Vegan Myths vs The Facts
Veganism can seem like a scary thing, and it’s certainly a big step. Eliminating not only meat, but all animal derived products (including eggs and dairy) from your diet can be a difficult thing to do.
And yet, we carry a stereotype about vegans, either that they’ve made the ultimate sacrifice and are extremely healthy, or the very opposite, that they’re weak and unhealthy. Before considering veganism, you might want to look at a few of the myths and facts surrounding the dietary choice…
Vegans Don’t Get Protein
Okay, meat is an excellent source of protein, as are eggs and dairy products. The truth is though, that legumes (beans, lentils, soy etc.) are also packed with protein. The recommended amount of protein daily for men is fifty six grams, and forty six grams for women.
One cup of dried beans contains sixteen grams. You do the math. Vegans tend not to be lacking in protein, simply because they eat far more legumes than the average person…
Vegans are Weak (and pale…)
Some of us think that women in particular shouldn’t choose veganism, since women need plenty of iron. And meat is a great source of iron and vitamin B12, both of which are necessary for energy and avoiding anemia.
Whether or not vegans are weak depends a lot on what they eat. You can get iron from dark leafy vegetables, you can get B12 from fortified soy milk, or take a supplement. But truthfully, it is difficult for some vegans to get the required amounts of iron and B12.
Plant-based iron is more difficult for the body to process than iron from meat, and it can be difficult to get enough B12 simply from consuming fortified sources. A lot of vegans take supplements because it’s the only way they can get enough iron and B12.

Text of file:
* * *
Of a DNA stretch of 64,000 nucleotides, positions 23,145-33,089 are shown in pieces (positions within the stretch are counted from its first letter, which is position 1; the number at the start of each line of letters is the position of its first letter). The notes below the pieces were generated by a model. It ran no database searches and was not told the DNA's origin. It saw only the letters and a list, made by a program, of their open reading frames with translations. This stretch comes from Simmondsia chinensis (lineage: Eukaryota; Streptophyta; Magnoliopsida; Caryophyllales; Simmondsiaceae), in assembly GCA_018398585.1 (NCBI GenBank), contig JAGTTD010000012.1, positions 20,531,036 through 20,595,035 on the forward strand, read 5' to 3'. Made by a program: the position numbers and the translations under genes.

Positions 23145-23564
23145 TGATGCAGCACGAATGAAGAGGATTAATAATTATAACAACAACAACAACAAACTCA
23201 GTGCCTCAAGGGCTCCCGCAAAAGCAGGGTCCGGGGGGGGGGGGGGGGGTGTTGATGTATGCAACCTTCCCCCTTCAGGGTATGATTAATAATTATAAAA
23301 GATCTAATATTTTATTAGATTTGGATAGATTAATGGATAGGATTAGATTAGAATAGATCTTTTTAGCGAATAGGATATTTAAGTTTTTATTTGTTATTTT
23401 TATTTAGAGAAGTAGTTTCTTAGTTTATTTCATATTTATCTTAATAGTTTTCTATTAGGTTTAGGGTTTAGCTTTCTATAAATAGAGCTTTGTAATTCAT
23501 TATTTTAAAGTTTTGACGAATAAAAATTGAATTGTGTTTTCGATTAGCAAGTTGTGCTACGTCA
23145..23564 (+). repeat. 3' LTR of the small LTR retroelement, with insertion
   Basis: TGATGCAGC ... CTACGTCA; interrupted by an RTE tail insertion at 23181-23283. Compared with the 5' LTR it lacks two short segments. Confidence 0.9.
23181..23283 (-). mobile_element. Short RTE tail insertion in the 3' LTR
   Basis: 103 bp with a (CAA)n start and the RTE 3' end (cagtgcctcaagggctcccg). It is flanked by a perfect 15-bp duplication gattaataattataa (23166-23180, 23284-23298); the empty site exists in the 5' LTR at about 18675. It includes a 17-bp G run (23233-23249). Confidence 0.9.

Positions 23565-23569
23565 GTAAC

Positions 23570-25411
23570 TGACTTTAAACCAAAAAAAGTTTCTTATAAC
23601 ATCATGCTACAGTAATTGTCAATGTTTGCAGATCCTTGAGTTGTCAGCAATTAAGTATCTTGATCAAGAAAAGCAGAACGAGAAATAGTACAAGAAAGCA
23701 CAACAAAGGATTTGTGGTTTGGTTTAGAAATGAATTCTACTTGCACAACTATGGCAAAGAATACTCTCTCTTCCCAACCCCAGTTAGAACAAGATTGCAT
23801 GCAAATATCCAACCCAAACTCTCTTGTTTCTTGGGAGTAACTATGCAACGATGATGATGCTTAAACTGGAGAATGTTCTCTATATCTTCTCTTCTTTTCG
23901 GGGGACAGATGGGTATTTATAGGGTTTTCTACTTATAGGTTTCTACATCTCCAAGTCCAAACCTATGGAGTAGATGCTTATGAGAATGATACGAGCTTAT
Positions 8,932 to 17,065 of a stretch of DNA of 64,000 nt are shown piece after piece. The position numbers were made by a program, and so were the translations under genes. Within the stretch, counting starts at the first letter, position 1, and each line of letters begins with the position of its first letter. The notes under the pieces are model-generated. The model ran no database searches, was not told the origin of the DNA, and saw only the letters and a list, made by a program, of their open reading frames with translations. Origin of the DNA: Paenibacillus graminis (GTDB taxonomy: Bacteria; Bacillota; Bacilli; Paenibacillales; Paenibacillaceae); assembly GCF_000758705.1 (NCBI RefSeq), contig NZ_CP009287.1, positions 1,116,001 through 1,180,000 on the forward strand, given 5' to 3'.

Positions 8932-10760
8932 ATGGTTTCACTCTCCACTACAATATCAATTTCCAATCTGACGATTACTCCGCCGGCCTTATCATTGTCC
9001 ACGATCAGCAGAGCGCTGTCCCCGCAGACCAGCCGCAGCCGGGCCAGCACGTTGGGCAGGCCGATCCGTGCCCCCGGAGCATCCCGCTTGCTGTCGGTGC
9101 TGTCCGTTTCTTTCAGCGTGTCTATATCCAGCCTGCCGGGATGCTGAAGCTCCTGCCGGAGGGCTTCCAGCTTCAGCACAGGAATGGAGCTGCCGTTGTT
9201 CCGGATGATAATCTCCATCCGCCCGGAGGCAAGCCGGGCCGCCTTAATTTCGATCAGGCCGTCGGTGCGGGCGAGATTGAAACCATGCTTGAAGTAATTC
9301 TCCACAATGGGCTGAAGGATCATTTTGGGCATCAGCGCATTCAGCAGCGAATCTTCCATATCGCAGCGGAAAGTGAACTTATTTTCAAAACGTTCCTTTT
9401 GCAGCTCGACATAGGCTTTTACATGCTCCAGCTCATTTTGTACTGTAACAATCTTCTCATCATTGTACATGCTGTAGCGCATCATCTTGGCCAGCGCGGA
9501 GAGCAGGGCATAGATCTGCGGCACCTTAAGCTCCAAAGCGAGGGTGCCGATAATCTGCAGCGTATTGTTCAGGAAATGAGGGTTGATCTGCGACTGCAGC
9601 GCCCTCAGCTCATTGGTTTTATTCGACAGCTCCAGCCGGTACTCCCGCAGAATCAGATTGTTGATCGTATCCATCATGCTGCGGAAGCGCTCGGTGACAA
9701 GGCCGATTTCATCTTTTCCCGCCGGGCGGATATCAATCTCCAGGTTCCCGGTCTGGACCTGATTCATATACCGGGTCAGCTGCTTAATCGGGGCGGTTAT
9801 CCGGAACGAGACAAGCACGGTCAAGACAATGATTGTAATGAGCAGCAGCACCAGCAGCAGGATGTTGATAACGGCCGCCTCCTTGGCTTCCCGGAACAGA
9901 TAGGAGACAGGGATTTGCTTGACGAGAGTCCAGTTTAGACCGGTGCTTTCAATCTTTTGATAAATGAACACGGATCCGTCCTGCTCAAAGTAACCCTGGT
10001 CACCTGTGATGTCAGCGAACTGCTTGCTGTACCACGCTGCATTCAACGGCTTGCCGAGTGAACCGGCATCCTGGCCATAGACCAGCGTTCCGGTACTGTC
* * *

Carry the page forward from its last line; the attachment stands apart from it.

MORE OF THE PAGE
Pregnant Women Shouldn’t Be Vegan
This is a commonly held belief, supported by some famous faces, such as Natalie Portman who stopped being vegan during her pregnancy. Babies need nutrition, and if you’re not careful about balancing your vegan diet, they can suffer.
However, if you are vigilant, and you talk to your doctor, you can be vegan and pregnant. It just takes some extra work, that’s all. Plus, those pregnancy cravings might make it a little difficult to keep up your vegan lifestyle.
Being Vegan is a Good Way to Lose Weight
You’d think so, wouldn’t you? Eating all those low calorie vegetables has to be good for something, right? But not necessarily. Although some studies show that vegan women will lose more weight than women on a regular low fat diet, it still all depends on what you’re eating.
Bad food choices are bad food choices, no matter whether they contain animal products or not. Truthfully, it’s probably easier to make good food choices on a vegan diet, since many bad choices will be unavailable to you. But not all vegan food is healthy. There are plenty of vegetable oil based potato chips, for example. So you still need to be careful.
Being Vegan is Tough
Many, many people will tell you that it’s not. Don’t believe them. It is hard to be completely vegan, particularly at the beginning. So many food choices are denied to you that you may have difficulties preparing a balanced menu. You may be hungry, because you are used to meat and dairy in your diet.
You may have stomach problems, because you are not used to consuming so much fiber. It is not an easy choice. It will, however, get easier over time, as you get used to the things that you can have, and those you can’t, and no longer fall for hidden animal products in foods that you thought were vegan and turned out not to be.
Being vegan can be a healthy choice. But like anything else, it’s only a healthy diet if you consciously make the effort and prepare yourself. Is cutting out entire food groups a healthy way to live? Many people seem to think so.
Are humans naturally designed to be vegan? No, we’re not. While it can be a good choice for some people, for the majority of us it is not an ideal situation. Think carefully before taking on any severely restricted diet.